Waterloo

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meet one's Waterloo

Fig. to meet one's final and insurmountable challenge. (Alludes to the final defeat of Napoleon at Waterloo.) The boss is being very hard on Bill. It seems that Bill has finally met his Waterloo. John was more than Sally could handle. She has finally met her Waterloo.
See also: meet, Waterloo

meet your Waterloo

if someone who has been successful in the past meets their Waterloo, they are defeated by someone who is too strong for them or by a problem which is too difficult for them
Usage notes: The French leader Napoleon was finally defeated at the battle of Waterloo in 1815.
She finally met her Waterloo when she tried to take on the club champion.
See meet in the flesh, come to a sticky end
See also: meet, Waterloo

meet one's Waterloo

Suffer a major defeat, as in Our team's done well this season but is about to meet its Waterloo. This term alludes to Napoleon's defeat at Waterloo, Belgium, in 1815, marking the end of his military domination of Europe. It was being transferred to other kinds of defeat by the mid-1800s.
See also: meet, Waterloo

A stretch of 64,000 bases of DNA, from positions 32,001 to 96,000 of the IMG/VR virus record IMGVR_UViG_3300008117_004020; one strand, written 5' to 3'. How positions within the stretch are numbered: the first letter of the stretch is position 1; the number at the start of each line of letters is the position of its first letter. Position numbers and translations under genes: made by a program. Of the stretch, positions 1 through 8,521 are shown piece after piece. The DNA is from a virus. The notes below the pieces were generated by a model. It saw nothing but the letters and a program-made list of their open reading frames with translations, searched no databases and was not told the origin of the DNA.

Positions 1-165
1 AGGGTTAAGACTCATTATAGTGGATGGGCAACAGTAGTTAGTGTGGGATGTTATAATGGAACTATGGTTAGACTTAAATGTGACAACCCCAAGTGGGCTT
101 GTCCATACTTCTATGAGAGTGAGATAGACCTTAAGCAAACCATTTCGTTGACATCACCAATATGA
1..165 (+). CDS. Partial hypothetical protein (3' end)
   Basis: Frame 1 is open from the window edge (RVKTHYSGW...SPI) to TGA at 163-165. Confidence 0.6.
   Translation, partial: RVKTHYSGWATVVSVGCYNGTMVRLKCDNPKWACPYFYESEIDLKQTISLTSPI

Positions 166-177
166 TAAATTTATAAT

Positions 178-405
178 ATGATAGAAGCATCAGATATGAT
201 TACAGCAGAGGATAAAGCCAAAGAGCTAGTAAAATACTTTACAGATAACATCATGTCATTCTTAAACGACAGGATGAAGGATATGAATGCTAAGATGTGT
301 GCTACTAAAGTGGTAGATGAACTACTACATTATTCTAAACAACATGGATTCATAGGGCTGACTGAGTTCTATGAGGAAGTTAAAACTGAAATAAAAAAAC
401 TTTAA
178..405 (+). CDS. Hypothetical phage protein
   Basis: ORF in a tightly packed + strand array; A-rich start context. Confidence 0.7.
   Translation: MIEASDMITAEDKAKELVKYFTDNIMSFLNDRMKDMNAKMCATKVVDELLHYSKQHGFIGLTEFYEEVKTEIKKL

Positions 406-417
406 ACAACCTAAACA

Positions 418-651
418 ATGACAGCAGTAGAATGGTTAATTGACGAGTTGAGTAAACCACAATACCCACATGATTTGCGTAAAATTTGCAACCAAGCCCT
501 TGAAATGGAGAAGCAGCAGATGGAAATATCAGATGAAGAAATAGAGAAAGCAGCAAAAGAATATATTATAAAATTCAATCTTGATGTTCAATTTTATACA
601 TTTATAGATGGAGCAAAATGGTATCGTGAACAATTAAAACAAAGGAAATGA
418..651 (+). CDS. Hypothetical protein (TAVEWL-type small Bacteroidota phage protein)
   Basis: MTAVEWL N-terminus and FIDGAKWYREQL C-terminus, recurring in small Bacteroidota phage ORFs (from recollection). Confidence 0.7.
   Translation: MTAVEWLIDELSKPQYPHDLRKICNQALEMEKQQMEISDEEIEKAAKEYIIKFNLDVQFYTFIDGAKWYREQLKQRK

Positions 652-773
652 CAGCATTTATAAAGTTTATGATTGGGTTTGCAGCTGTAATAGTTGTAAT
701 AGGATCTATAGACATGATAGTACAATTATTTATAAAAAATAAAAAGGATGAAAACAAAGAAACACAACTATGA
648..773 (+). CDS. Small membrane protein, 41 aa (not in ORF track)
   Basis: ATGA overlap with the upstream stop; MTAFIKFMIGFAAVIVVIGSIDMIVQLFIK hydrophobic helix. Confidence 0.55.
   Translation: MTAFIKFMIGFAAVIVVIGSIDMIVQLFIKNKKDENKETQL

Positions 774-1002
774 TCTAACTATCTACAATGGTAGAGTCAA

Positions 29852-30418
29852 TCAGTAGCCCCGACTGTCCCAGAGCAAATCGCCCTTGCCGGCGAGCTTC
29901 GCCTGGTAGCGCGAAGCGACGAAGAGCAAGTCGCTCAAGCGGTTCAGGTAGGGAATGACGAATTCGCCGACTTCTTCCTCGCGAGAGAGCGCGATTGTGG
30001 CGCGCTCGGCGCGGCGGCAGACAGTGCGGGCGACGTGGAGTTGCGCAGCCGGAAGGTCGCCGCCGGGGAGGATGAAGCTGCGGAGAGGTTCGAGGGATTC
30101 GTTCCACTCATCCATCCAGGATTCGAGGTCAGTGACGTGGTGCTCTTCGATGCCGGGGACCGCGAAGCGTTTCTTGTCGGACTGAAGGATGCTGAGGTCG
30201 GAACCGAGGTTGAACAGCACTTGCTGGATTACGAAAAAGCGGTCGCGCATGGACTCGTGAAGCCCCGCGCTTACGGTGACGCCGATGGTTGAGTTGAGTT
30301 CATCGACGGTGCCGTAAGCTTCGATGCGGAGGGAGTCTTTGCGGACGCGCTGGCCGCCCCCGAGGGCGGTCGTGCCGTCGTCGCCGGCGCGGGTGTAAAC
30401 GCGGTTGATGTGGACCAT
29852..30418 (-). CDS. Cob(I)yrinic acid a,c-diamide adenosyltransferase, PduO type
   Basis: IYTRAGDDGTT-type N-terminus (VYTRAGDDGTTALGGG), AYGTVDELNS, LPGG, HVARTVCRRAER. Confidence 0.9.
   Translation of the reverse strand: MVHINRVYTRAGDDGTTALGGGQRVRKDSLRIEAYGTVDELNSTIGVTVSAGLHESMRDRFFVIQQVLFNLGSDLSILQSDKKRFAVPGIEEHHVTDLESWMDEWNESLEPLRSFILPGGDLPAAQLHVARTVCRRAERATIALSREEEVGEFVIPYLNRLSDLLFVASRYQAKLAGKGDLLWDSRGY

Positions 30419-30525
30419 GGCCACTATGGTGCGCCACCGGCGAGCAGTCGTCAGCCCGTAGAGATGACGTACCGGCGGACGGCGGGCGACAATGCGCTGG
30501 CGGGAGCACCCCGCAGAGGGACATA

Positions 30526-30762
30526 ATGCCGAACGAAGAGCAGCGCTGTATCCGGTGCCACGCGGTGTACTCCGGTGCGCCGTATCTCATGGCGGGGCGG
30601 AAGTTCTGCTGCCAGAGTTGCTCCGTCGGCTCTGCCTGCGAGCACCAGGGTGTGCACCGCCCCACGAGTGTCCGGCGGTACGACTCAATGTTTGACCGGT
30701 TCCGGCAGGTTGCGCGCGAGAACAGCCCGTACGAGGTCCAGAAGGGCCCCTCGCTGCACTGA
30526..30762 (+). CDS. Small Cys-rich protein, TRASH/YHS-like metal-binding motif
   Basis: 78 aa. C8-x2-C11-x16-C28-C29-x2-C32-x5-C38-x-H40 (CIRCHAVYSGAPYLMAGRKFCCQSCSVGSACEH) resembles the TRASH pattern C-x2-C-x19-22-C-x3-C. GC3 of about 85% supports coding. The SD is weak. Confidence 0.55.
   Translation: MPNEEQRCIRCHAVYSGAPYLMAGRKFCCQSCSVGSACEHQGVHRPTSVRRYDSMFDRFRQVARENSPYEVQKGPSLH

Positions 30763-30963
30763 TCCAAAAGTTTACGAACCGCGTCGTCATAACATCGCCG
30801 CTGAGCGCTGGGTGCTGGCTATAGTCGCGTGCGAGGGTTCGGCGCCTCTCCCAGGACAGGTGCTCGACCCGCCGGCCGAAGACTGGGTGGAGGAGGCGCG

References in classic literature ?
I recommend, sir, that you take a cab, call off your spaniel who is scratching at my front door, and proceed to Waterloo to meet Sir Henry Baskerville.
His intention had been to kill the day somehow in the streets and then dine at a restaurant, but he could not face again the sight of cheerful people, talking, laughing, and making merry; so he went back to Waterloo, and on his way through the Westminster Bridge Road bought some ham and a couple of mince pies and went back to Barnes.
We got to Waterloo at eleven, and asked where the eleven-five started from.
She saw also the arches of Waterloo Bridge and the carts moving across them, like the line of animals in a shooting gallery.
Some great scheme was evidently brewing in his mighty mind a trip across the Alps, a bonfire at Moscow, or a little skirmish at Waterloo perhaps, for he marched in silent majesty till suddenly a gentle snore disturbed the imperial reverie.
In his small way the author of these dispositions was something of a strategist; if Napoleon had planned as intelligently at Waterloo he would have won that memorable battle and been overthrown later.
Infallibility was the making of Napoleon; he would have been a god if he had not filled the world with the sound of his fall at Waterloo.
In Paddington all Cornwall is latent and the remoter west; down the inclines of Liverpool Street lie fenlands and the illimitable Broads; Scotland is through the pylons of Euston; Wessex behind the poised chaos of Waterloo.
That period of Jos's life which now ensued was so full of incident, that it served him for conversation for many years after, and even the tiger-hunt story was put aside for more stirring narratives which he had to tell about the great campaign of Waterloo.
Then at last I sat back and lit a cigarette, and the lights of Waterloo reeled out behind.
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